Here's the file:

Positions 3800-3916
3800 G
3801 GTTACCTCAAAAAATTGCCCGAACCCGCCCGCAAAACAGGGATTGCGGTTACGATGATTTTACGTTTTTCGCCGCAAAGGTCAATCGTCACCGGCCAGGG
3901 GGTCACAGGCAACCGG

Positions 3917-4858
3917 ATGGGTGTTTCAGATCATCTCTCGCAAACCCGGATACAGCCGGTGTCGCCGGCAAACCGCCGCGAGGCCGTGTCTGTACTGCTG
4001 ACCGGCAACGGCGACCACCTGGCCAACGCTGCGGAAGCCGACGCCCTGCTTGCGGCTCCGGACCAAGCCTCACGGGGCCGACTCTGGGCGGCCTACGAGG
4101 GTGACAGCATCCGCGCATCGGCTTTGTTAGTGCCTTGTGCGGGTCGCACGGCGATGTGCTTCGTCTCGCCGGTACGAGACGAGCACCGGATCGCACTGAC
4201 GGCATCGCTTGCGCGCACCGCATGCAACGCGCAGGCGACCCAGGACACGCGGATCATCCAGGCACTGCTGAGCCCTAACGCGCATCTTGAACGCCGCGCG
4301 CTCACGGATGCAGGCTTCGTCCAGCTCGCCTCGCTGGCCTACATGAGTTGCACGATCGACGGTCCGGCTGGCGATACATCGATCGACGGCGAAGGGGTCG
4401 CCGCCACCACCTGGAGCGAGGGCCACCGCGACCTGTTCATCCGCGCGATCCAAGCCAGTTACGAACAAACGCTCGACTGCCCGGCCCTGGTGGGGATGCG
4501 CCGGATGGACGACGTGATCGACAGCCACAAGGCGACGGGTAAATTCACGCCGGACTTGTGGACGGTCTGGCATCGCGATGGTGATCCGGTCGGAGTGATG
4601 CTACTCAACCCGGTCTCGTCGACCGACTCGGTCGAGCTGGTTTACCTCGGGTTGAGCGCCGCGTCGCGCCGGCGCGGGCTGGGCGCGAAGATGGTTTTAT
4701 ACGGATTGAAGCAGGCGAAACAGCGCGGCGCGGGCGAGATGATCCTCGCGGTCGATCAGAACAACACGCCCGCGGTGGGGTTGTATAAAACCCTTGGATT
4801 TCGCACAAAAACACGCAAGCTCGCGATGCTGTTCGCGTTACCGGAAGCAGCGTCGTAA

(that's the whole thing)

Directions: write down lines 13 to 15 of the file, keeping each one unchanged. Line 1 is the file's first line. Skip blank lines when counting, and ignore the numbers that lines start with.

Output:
4601 CTACTCAACCCGGTCTCGTCGACCGACTCGGTCGAGCTGGTTTACCTCGGGTTGAGCGCCGCGTCGCGCCGGCGCGGGCTGGGCGCGAAGATGGTTTTAT
4701 ACGGATTGAAGCAGGCGAAACAGCGCGGCGCGGGCGAGATGATCCTCGCGGTCGATCAGAACAACACGCCCGCGGTGGGGTTGTATAAAACCCTTGGATT
4801 TCGCACAAAAACACGCAAGCTCGCGATGCTGTTCGCGTTACCGGAAGCAGCGTCGTAA